Occasionally horrific, often desperately sad, yet ultimately joyful, Looking For Eric sits somewhere between Loach’s own Riff-Raff; It’s A Wonderful Life and Fight Club. It’s a bit of a departure for the director. Though his usual social conscience and commitment to naturalism are here, the ‘grittiness’ of the scenes he depicts is tempered with dashes of knockabout banter and camaraderie that he normally downplays when giving working class life a rare big screen outing. In particular, John Henshaw as ‘Meatballs’ is full of dry humour and wisecracks. So it’s interesting that Loach has added this element during the onset of economic crisis, at a time when it is most needed. As a result, this film glows with belief in the power of ‘ordinary people’. Meatballs is a “fucking postman”, you are whatever you are, and together the people who make this world go round can do anything.
Thursday, June 11, 2009
“27% of workers in the UK have taken a pay cut, 24% have seen a cut in hours, and 24% have “lost benefits”. 37% of workers have experienced one of these attacks, whereas 27% have experienced two and 5% have experienced all three.”But some groups of workers are fighting back, showing that there is an alternative to the kind of despair that the BNP and politicians generally feed on: working class solidarity!
A solid strike by London Tube workers aside, the good news this week is that the decisive action of Ford/Linamar workers in Swansea has forced bosses into a retreat, and saved the job of their union convenor, Rob Williams. ‘Red Robbo’ was sacked when he expressed solidarity with the sacked Visteon workers, who were taking direct action in and around their Ford-linked factories (the Visteon fighters eventually won a much improved redundancy package). An indefinite strike had been due to start at Linamar on Thursday, but the company agreed to unconditionally reinstate Williams, averting the action with just hours to spare. It may not be a mere coincidence that Williams had recently visited the Ford plant in Kansas, which is the main receiver of parts from Linamar Swansea. But this will not be the end of the war; Linamar will still be looking to offload the cost of their profit crisis onto the workers who create that profit. Watch this space, and this one.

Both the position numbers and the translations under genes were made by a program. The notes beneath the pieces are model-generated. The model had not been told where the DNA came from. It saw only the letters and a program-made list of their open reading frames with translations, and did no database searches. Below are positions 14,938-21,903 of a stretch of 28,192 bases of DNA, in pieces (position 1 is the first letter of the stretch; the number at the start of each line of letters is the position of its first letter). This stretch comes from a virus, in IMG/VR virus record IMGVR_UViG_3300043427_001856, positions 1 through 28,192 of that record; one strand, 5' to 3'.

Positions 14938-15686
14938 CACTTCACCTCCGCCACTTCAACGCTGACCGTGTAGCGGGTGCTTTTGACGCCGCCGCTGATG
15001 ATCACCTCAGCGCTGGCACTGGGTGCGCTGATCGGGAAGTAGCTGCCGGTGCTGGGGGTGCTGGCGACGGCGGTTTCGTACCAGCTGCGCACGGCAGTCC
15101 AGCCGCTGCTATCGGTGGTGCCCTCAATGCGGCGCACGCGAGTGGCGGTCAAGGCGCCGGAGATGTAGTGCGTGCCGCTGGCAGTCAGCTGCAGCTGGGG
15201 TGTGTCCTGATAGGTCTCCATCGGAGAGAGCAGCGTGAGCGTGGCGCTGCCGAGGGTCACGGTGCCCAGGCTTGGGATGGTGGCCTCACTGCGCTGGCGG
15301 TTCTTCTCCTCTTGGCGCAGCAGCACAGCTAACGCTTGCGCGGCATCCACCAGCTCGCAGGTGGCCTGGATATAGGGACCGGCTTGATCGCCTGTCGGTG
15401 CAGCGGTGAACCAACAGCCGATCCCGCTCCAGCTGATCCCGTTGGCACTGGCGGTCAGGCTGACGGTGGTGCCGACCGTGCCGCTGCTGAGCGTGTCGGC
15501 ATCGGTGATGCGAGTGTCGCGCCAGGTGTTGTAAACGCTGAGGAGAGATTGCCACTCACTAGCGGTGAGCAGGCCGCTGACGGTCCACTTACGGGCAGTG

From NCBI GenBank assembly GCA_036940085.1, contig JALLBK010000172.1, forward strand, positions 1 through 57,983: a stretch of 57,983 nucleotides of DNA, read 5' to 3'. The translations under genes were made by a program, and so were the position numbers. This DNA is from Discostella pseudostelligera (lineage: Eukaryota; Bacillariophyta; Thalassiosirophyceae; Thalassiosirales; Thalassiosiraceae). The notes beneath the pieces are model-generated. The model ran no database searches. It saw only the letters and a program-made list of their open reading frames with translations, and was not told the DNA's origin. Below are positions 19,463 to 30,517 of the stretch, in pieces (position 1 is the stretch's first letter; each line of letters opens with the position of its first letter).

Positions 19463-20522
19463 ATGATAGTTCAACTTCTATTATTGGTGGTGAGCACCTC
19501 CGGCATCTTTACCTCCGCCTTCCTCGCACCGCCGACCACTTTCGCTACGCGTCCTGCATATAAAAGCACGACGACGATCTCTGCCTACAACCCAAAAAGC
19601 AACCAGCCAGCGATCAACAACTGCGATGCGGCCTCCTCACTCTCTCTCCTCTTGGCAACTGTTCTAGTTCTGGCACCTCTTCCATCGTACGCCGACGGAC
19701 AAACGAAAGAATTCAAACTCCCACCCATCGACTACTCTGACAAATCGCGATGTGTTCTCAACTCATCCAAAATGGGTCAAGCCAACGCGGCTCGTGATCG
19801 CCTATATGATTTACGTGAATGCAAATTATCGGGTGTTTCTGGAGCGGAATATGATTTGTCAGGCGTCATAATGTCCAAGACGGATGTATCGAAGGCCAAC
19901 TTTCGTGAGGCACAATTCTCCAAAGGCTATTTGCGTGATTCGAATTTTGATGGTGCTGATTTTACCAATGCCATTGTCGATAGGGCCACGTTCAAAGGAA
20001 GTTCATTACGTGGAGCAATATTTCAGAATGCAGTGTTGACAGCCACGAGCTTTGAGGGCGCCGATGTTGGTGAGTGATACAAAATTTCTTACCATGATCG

As if Ford weren’t having enough trouble, there’s also the beginning of resistance at their Getrag plant in Halewood, Merseyside. Getrag want to impose a cut to one of three shifts at the gearbox-making factory. Last year, production was halted for a month over Christmas, and in January workers returned to a four day week. Now bosses want further reductions, and Unite union negotiator Dave Osbourne seemed willing to comply two weeks ago, telling the Liverpool Daily Post that: